events on all platforms. Yes, the probability of losing events is very low,
but any system with finite memory can lose events. Many device handlers for
verbose devices such as mice and tablets are written to merge events (i.e.
throw them away) just to prevent the software from having to handle so many
events.
I've been the type to do sound processing (on Linux) without using a
separate thread, so coming back to the main loop in time is something
I've more or less HAD TO master, so I haven't been losing messages too
much (I was just using this as an example). :-)

I used that particular thing because I saw a lot of stuff referring to
it, like comments in the form of "now we won't lose events,
hopefully!", or the whole event thread thing (so that you can have a
thread picking up events and overflowing the SDL queue as fast as
possible?!?). It's not entirely correct to say that you can always
lose events, because some are "level" rather than "edge" triggered.
select() is a good example of this: it's an event delivery mechanism
that cannot possibly overrun (of course, the socket themselves could,
but that's another subject). But in any case, that's okay if some
(most?) events *could* be lost, what I'm saying is that we shouldn't
be introducing a mechanism where ALL events are now put to the lowest
common denominator: ANY event can now be lost! Equality for all, or
something? ;-)

Also, there is flow control issues to fully pumping the event queue
whenever we have the chance, like SDL does: it gives false signals to
event sources, saying that they can send more, which doesn't help if
we start drowning in events.
Post by Bob Pendleton
Look at my stuff, I think you will like it. A lot of people use it to reduce
latency and increase reliability on Linux and Windows. I have reports of it
working on the Mac as well.
I've read its code, actually. Since it uses just about only SDL
functions, it should indeed work just fine on a Mac (and other
plaforms with SDL threading support). It cannot push events from the
same thread that gets them, obviously, but that is kind of a normal
thing to deadlock on (and that's why separating a "there's something
to look at" event from the thing to look at can be useful, for
removing that deadlock). I'm very annoyed at things like the
timerCallback, because that's just a band-aid to work around missing
functionality, and I was here just wishing for that functionality.
Hiding the hack inside a library doesn't make me any happier,
unfortunately.

Sometimes, I wish SDL/X11 was based on libXt rather than libX11 (see
XtAppAddTimeOut and XtAppAddInput, which are *exactly* what I want,
straight from the mid-80's). ;-)
--
http://pphaneuf.livejournal.com/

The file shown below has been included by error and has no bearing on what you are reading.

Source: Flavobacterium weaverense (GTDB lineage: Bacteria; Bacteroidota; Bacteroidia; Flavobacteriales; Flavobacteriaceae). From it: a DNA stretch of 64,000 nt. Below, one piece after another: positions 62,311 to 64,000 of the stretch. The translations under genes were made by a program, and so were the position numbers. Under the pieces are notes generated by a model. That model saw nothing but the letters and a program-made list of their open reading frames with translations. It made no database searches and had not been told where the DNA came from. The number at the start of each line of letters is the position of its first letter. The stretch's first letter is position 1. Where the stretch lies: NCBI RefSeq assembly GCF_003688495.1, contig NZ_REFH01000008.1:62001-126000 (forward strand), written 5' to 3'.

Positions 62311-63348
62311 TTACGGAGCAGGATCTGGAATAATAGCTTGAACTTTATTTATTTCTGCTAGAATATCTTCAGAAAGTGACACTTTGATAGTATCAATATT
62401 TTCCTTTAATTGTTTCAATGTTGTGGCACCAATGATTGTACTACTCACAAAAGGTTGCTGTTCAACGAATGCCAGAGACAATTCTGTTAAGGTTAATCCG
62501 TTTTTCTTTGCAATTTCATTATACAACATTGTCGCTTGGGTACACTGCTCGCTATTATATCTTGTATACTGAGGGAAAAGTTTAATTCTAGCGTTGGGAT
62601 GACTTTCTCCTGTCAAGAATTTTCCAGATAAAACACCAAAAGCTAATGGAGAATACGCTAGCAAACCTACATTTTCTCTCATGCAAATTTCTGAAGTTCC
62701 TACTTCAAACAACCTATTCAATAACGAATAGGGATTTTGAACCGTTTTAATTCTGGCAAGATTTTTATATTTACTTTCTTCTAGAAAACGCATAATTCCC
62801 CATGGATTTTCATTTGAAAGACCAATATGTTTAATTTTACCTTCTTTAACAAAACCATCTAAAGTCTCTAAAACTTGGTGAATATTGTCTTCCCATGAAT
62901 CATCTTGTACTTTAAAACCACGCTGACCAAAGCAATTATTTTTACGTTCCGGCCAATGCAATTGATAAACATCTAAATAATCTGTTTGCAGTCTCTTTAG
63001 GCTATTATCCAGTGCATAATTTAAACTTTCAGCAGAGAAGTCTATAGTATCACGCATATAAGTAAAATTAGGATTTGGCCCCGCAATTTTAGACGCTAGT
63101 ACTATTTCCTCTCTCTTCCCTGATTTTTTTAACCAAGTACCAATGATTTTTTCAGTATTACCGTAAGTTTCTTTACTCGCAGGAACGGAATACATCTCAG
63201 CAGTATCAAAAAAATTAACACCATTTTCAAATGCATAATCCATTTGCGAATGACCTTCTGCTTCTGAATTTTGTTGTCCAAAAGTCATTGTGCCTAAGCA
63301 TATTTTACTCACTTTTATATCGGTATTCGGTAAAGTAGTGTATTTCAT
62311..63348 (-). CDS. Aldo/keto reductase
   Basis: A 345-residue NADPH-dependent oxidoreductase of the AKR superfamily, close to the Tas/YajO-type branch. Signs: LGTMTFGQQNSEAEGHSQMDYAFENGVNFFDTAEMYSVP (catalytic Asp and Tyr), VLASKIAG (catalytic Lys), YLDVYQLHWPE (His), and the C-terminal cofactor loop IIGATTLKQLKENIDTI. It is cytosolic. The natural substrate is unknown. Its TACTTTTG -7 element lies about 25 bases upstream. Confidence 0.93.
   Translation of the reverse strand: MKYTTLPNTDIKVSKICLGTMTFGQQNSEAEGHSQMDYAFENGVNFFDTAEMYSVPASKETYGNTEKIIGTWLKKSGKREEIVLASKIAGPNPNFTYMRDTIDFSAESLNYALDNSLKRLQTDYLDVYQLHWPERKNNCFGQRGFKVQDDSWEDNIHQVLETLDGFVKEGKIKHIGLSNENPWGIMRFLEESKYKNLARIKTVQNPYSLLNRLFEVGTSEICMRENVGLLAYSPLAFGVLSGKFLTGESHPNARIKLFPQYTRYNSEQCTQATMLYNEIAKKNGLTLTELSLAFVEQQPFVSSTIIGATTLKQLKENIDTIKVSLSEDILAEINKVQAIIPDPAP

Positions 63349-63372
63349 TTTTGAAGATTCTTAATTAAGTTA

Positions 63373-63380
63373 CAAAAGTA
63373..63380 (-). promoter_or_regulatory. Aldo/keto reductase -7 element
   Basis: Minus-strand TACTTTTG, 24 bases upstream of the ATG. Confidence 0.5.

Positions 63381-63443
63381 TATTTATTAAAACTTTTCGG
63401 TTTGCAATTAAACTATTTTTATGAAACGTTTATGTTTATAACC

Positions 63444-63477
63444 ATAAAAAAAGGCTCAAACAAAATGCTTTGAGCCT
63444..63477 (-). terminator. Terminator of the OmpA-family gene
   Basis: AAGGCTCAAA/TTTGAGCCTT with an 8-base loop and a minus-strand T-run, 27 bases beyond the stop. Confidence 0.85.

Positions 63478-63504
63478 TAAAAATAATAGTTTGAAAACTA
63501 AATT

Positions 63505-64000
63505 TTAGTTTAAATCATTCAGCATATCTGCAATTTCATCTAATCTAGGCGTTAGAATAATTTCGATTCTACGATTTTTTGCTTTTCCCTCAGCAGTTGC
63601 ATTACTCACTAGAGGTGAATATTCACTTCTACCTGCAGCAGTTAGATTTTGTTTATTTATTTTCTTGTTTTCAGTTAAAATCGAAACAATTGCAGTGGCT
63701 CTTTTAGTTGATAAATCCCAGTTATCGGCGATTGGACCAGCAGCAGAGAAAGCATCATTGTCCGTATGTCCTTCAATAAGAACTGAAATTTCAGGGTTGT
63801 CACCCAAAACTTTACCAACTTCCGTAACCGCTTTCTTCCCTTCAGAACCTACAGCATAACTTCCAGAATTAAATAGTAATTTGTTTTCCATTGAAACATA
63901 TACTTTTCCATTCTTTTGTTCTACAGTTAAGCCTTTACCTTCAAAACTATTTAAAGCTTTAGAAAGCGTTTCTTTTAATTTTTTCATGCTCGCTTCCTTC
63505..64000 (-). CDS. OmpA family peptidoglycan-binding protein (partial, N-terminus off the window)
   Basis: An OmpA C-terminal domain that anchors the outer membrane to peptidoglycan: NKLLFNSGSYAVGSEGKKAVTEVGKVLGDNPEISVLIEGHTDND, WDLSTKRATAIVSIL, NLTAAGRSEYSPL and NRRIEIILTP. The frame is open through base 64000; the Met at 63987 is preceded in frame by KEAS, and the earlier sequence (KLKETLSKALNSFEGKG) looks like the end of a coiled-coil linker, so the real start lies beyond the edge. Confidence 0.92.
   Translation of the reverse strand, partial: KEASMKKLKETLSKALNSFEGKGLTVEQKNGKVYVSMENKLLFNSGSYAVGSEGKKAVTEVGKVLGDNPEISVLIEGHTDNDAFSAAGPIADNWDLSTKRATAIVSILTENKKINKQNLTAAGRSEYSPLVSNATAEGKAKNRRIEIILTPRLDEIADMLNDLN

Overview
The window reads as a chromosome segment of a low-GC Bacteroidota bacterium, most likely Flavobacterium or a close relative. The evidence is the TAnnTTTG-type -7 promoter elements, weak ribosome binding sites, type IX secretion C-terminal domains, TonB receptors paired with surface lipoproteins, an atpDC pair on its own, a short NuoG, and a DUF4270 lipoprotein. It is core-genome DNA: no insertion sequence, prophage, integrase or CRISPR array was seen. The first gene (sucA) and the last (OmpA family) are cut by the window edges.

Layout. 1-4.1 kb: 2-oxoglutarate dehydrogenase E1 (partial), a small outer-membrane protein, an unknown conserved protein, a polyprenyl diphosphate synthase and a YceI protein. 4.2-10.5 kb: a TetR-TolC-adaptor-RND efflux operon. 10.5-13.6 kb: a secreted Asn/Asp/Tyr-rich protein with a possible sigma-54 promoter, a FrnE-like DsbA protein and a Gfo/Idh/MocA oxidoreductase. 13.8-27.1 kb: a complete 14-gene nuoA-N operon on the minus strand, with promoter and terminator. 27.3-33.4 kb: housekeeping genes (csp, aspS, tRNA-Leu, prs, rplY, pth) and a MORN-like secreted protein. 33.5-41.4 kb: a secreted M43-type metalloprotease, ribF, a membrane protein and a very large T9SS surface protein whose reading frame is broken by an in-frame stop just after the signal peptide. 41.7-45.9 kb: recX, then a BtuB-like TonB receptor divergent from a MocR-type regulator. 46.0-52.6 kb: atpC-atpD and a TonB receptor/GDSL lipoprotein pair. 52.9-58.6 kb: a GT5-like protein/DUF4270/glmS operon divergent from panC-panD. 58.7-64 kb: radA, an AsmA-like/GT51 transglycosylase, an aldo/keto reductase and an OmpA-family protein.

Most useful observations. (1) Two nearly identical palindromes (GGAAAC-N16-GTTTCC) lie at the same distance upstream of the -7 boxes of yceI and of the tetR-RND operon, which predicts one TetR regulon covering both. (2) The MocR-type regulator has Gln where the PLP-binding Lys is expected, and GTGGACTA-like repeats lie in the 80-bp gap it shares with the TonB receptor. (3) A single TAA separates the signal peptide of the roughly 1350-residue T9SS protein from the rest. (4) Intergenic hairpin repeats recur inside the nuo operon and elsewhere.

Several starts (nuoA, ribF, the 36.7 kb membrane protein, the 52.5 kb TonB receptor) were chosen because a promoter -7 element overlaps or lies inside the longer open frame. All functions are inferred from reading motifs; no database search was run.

Ryan C. Gordon
2008-05-15 21:37:39 UTC
Permalink
Post by Pierre Phaneuf
be introducing a mechanism where ALL events are now put to the lowest
common denominator: ANY event can now be lost! Equality for all, or
something? ;-)
For what it's worth, in almost a decade of using SDL for high-end games,
I've never had a problem with losing events, and if I did, it was
probably a game bug, not an SDL bug.

For what it's worth, you _could_ implement a system that makes SDL work
more like what Windows is doing behind the scenes...it doesn't generate
an event for every mouse motion, but rather sets a "the mouse has moved"
flag when the hardware interrupt triggers, and generates the mouse
motion event if this flag is set when you pump the queue, with a delta
between the last mouse event and the current one...which guarantees the
one thing that will definitely cause a queue overflow never can, at a
probably imperceptible loss in precision.

But frankly, I don't think this is a realistic problem in SDL, even on
OSes that aren't making that tradeoff behind the scenes. The amount of
lag between event queue pumps that you'd have to introduce means that
lost events are the least of your problems.

Now the poll-sleep-poll-sleep problem we were discussing with
SDL_WaitEvent() is worth fixing, since it'll eat battery life on
embedded devices, where blocking forever in select() works better.

--ryan.
Pierre Phaneuf
2008-05-15 22:16:23 UTC
Permalink
Post by Ryan C. Gordon
Post by Pierre Phaneuf
be introducing a mechanism where ALL events are now put to the lowest
common denominator: ANY event can now be lost! Equality for all, or
something? ;-)
For what it's worth, in almost a decade of using SDL for high-end games,
I've never had a problem with losing events, and if I did, it was probably a
game bug, not an SDL bug.
The problem with high-end games is that they're usually coded at least
half-way properly (all relatively speaking, I've seen some awful
things too!), and they're usually not the type of games that clamp the
framerate, but go full tilt and just SDL_PollEvent() between each
frame. A high-end 3D game might be missing events if things fell down
on Mesa software rendering, but you'll have other problems beside
missing events anyway, you're not likely to notice. ;-)